On Periscope, for example, they don’t give you a place to link somewhere else, so I’ve just added at the end of my bio.
You have to assume that if you’re doing a good job maintaining a significant social presence that people are going to want to know more about you.
Don’t miss those opportunities. Link your website.
Linking to Another Social Network Profile
If you don’t have a website (did I mention that’s the biggest social media mistake?) and all you have is a primary social network that you want people to connect with you on… well, fine.
I guess that’s all you can do.
But get a freaking website.
If you do have a website and you’re still linking to another social network profile, stop it.
When someone discovers you on a social platform, it’s highly likely that it’s their platform of choice. Don’t give them the impression you’re not as invested in their platform of choice by promoting another.
Using a Bitly Link (or other short URL)
Don’t get me wrong, I love me some short URLs.
However, if you’re using a generic URL shortener for your primary URL for people to see when they first meet you, they’re not going to click it.
It’s too easy for spammers, hackers, and untrustworthy people to shorten a URL through a generic shortener like Bitly or Goo.gl. Too many unsuspecting people have clicked through to somewhere they never wanted to go on these types of links and been burned by it to make it your first impression point.
Just use the full URL you want them to visit. Period.
If someone doesn’t already know, like, and trust you, they’re not clicking on a generic short URL.
The only exception to this is if you’re using a custom branded short URL and it’s clearly a shortened link that you own. I’ve covered how easy this is to do in my previously mentioned post about short URLS.
Your profile picture is a crucial part of building trust. So take some time and get a good shot of yourself to use for your profile picture.
It doesn’t need to be a professionally done photograph—you don’t need to book a time to do glamor shots with the local Senior Class Photographer.
Just make sure it passes the following profile picture checklist:
- Make sure we can see your eyes
- Be sure that you’re smiling (or at least not glaring at me like someone peed in your Cheerios)
- Frame your face so it’s not cut off
- Make sure it’s bright enough to differentiate between you and the background
That’s it. That’s all you need for a solid social media profile picture.
Profile Picture Size
To have a good quality profile picture across all your social media profiles, it needs to be a minimum of 500×500.
Now, none of the social networks will display it that big, but you can upload it at that size, and they’ll worry about resizing it.
You don’t have to memorize the exact profile picture size of every different social network. One good 500×500 that you use across all your social platforms is all you need.
The Same Photo?
Yes, I highly encourage you to have the same profile picture across all your social channels.
Why? Because you want people to recognize you instantly.
You don’t want someone who follows you on Twitter look you up on Pinterest and sit there for three minutes wondering if they found the right person.
How am I supposed to know who the real Inigo Montoya is?
Recognizability and good branding go hand-in-hand.
Social Media Cover Photos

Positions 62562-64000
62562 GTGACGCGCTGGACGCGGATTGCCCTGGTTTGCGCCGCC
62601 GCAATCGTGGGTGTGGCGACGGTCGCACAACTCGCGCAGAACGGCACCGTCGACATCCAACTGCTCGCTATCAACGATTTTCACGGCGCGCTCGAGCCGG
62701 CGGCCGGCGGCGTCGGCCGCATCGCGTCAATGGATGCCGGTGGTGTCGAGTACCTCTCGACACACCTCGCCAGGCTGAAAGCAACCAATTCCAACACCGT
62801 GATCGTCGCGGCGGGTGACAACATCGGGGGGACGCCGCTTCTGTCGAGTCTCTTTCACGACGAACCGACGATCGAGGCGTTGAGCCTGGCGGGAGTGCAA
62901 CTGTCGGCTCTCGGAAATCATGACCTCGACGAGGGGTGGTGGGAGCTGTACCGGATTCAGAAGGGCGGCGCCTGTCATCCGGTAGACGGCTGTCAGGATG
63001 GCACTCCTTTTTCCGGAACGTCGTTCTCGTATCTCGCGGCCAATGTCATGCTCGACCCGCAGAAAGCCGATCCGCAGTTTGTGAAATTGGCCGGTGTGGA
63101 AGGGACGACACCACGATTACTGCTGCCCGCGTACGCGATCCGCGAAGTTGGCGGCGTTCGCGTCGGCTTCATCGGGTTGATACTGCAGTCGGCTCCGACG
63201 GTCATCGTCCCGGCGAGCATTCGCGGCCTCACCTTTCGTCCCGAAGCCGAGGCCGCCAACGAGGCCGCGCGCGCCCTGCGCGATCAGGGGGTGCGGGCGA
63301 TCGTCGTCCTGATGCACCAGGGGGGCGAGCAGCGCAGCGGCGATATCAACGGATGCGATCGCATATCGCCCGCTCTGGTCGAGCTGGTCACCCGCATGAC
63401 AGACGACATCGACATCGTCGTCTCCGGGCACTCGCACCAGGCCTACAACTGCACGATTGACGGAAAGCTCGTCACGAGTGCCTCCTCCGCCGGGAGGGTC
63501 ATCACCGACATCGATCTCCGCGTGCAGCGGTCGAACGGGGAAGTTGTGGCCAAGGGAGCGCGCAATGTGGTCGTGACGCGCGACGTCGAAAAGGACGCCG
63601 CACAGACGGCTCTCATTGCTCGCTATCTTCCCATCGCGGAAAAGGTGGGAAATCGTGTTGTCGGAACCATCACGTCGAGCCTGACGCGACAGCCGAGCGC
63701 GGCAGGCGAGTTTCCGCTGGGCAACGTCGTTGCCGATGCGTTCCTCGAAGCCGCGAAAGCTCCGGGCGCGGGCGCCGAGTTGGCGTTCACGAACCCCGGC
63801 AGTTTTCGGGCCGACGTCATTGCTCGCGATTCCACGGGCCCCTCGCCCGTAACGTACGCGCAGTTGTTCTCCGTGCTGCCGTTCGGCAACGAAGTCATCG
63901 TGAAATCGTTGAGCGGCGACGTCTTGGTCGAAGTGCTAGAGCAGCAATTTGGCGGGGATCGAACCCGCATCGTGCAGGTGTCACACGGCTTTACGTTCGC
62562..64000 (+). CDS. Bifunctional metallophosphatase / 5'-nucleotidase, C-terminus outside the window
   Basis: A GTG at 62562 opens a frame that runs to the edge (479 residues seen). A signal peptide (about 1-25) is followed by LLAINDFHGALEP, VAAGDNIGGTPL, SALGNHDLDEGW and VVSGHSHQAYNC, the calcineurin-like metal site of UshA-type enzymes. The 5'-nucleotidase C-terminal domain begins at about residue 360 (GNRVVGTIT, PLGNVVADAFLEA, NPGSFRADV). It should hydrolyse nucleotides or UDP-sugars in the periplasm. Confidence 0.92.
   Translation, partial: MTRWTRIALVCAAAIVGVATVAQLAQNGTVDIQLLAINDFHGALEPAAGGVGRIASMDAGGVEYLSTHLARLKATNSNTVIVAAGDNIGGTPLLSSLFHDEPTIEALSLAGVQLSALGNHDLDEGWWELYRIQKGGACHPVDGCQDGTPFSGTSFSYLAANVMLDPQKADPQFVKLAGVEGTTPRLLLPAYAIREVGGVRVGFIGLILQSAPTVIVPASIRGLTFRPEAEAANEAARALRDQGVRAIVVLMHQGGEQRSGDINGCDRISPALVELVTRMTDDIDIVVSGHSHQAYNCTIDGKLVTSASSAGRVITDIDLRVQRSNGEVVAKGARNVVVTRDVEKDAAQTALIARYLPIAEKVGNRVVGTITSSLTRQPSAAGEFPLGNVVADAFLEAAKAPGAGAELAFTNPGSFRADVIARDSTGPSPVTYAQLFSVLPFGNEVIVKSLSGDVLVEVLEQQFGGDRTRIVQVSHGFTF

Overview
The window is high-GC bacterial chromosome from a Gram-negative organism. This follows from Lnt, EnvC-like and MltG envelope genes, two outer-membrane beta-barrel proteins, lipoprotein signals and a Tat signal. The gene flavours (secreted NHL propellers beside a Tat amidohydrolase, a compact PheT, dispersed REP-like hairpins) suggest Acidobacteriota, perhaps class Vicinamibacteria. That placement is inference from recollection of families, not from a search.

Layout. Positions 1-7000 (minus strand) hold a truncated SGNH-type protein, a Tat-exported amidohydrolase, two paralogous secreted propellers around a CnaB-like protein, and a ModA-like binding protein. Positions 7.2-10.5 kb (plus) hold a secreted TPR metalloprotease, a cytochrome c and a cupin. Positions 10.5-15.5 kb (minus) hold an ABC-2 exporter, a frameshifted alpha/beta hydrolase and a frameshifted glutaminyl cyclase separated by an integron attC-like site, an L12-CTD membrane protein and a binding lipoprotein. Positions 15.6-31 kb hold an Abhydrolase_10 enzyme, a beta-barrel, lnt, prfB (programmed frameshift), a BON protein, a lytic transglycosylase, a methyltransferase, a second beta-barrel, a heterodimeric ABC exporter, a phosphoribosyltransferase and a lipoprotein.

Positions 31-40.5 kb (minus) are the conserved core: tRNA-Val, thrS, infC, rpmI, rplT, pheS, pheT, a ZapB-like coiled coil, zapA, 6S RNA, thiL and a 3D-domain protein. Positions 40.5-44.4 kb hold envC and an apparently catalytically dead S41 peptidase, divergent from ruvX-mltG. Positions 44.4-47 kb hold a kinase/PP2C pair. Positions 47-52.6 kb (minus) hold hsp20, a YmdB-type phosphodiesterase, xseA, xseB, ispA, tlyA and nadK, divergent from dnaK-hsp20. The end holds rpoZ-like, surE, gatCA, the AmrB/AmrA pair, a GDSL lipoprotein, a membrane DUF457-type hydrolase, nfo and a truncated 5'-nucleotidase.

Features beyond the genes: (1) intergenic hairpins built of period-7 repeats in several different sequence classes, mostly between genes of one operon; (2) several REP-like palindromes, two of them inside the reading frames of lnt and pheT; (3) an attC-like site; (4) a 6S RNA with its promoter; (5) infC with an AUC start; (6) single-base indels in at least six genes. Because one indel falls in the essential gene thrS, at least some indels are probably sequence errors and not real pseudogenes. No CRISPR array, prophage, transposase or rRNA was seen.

Now I’ve already dedicated an entire blog post to social media cover photos which also includes free downloadable templates.
Grab those. They’re always updated with the latest dimensions and recommendations.
One more thing I’ll emphasize here on the topic though is that you should make it less about advertising and more about showcasing your personality.
Think of it as a visual expression of your bio.
Have your social media cover photo represent who you are, what you do, or what you’re passionate about in the form of a photo or graphic. And use as few (if any at all) words as you can.
Let’s Talk Content
When most people hear the phrase “branding yourself on social media”, they may instantly think of visuals, colors, logos and typical things associated with a brand identity.
Branding is not just about looks.
Branding yourself on social media also relates to the type of content you’re sharing.
When someone discovers your profile and begins scrolling through your social posts, are they seeing content that falls in line with the rest of your profile?
Or in other words, if you say in your bio that you’re a pet lover, are there posts in your stream that prove it?
When you went through and found your keywords for your profile, you should also be using this as a guide to the types of things you’re sharing on your social channels.
Sharing things on social media that are consistent with what you want your brand to be known for is the most crucial part, and one people often miss.
Be strategic in what you share so as to be consistent with the brand you’re creating.
Some might argue that this is the most crucial part of the process. If you can’t do this consistently, hire someone who can.
Way to Go!
As long as you are consistent with all the above, you will develop a brand worth following on social media. You will solidify your reputation and people will know, like, and trust you as the authority in your fields.
Time is your friend, but only if you are consistent. Building a solid, trustworthy personal brand doesn’t happen overnight, but it does pay off in many ways.
Are you building a strong brand on Social Media? What network is your focus? Let me know in the comments below.